Near Dovesville in Darlington County, South Carolina — The American South (South Atlantic)
Mt. Zion Baptist Church
This church, founded in 1869, was organized by 36 black members of nearby Black Creek Baptist Church, who received letters of dismissal to form their own congregation. Rev. William Hart, its first minister, served until his death in 1872. He was succeeded by his son, Rev. Alfred Hart, who served here 1872 ~ 79, after representing Darlington County in the S.C. House 1870 ~ 72.
The church held its first services in a brush arbor on this site, which its trustees bought from James C. McCallman in 1872. After worshiping under a frame shelter for several years, Mt. Zion built its first permanent sanctuary, a frame building in 1890. The congregation grew enough to build build a second frame church in 1908. The present brick sanctuary was dedicated in 1979.
Erected 2011 by The Darlington County Historical Commission. (Marker Number 16 ~ 64.)
Location. 34° 23.786′ N, 79° 54.096′ W. Marker is near Dovesville, South Carolina, in Darlington County. Marker is on North Governor Williams Highway (U.S. 401), on the right when traveling south. Touch for map. Marker is at or near this postal address: 3208 North Governor Williams Highway, Darlington SC 29540, United States of America.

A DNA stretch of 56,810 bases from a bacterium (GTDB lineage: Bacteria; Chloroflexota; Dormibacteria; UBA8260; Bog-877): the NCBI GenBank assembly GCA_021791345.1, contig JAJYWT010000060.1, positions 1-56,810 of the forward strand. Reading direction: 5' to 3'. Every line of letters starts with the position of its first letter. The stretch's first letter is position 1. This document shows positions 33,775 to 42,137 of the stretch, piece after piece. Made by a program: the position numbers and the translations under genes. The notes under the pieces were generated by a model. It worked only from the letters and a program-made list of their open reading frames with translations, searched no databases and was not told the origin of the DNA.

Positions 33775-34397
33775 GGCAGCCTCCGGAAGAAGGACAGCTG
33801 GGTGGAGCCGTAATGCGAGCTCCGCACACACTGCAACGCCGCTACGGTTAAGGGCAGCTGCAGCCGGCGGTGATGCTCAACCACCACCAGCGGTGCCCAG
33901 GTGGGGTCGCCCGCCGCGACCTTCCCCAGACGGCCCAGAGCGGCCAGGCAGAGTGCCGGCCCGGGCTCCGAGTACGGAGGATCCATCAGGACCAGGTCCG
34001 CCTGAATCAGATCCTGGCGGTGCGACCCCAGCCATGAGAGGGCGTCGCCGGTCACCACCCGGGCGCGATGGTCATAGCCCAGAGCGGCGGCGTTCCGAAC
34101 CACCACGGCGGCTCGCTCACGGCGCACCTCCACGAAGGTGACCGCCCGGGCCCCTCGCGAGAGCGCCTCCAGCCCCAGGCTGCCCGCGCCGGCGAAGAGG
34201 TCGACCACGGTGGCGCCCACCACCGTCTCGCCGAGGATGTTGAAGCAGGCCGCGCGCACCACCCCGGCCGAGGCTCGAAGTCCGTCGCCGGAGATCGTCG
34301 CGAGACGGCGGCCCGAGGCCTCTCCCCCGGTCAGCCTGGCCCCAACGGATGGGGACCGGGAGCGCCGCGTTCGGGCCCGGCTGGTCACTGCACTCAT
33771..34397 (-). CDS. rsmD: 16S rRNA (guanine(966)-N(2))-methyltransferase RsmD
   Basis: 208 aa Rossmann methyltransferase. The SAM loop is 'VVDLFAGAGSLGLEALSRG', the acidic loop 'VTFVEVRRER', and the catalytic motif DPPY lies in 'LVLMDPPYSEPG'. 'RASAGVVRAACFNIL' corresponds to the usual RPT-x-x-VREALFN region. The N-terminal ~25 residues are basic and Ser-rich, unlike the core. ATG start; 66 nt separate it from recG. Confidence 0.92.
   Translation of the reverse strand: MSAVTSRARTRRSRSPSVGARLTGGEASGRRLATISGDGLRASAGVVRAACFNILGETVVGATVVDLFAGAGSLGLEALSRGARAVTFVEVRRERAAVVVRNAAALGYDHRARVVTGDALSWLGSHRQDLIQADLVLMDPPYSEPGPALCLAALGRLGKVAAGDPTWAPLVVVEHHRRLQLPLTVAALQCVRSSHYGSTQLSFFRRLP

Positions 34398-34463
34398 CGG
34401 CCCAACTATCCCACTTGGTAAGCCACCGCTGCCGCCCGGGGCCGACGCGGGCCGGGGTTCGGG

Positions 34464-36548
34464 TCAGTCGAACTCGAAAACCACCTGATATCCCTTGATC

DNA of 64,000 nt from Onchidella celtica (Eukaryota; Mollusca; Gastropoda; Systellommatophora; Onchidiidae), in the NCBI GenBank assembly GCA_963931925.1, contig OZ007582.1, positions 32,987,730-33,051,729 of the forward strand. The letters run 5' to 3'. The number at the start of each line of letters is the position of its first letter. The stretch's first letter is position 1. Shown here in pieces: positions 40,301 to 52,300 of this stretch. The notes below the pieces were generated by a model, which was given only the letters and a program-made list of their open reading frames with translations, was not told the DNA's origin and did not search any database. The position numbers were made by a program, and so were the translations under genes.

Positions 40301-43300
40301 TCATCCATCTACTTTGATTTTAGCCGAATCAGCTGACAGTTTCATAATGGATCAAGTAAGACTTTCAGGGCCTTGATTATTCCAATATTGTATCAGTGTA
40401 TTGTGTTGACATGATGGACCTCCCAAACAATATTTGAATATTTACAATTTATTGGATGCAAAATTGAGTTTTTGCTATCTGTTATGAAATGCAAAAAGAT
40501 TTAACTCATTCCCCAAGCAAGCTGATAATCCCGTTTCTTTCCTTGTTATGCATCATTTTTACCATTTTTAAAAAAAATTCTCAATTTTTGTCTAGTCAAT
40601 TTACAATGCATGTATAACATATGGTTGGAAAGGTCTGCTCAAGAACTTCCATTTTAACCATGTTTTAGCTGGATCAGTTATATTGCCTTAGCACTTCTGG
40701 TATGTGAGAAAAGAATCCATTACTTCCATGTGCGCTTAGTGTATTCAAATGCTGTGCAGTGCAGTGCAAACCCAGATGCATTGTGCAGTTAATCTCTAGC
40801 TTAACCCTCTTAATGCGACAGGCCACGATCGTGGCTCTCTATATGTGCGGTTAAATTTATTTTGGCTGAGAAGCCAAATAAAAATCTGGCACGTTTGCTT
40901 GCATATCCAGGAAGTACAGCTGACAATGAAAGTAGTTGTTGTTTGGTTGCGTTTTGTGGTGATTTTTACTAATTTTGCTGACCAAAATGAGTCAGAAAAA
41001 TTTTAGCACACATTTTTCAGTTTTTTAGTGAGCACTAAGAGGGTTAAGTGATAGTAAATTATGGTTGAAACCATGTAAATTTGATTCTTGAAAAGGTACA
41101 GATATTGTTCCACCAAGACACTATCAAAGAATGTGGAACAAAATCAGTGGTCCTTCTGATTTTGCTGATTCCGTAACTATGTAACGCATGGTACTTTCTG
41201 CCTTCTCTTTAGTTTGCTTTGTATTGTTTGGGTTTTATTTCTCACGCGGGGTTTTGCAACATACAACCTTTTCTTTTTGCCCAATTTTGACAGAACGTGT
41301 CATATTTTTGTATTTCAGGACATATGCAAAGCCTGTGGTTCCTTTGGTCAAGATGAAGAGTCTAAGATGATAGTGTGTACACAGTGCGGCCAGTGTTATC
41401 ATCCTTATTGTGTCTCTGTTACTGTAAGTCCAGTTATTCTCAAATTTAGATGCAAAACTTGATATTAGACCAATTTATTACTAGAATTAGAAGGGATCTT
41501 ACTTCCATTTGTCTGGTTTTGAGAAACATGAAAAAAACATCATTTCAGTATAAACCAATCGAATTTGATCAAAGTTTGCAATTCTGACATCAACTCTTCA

Other nearby markers. At John Westfield Lide House (approx. 4.2 miles away); John L. Hart House (approx. 4.5 miles away); Mont Clare Community Center (approx. 4.8 miles away); Darlington District Agricultural Society / The Mineral Spring (approx. 4.9 miles away); David Rogerson Williams (approx. 5 miles away); George W. Dargan (approx. 6.1 miles away); “Yankee Hill” (approx. 6.4 miles away); Darlington County Jail (approx. 6.6 miles away).
Categories. • African Americans • Churches, Etc. •
Credits. This page was last revised on June 16, 2016. This page originally submitted on October 28, 2012, by Anna Inbody of Columbia, South Carolina. This page has been viewed 456 times since then and 16 times this year. Photos: 1, 2, 3, 4, 5, 6. submitted on October 28, 2012, by Anna Inbody of Columbia, South Carolina. • Bill Pfingsten was the editor who published this page.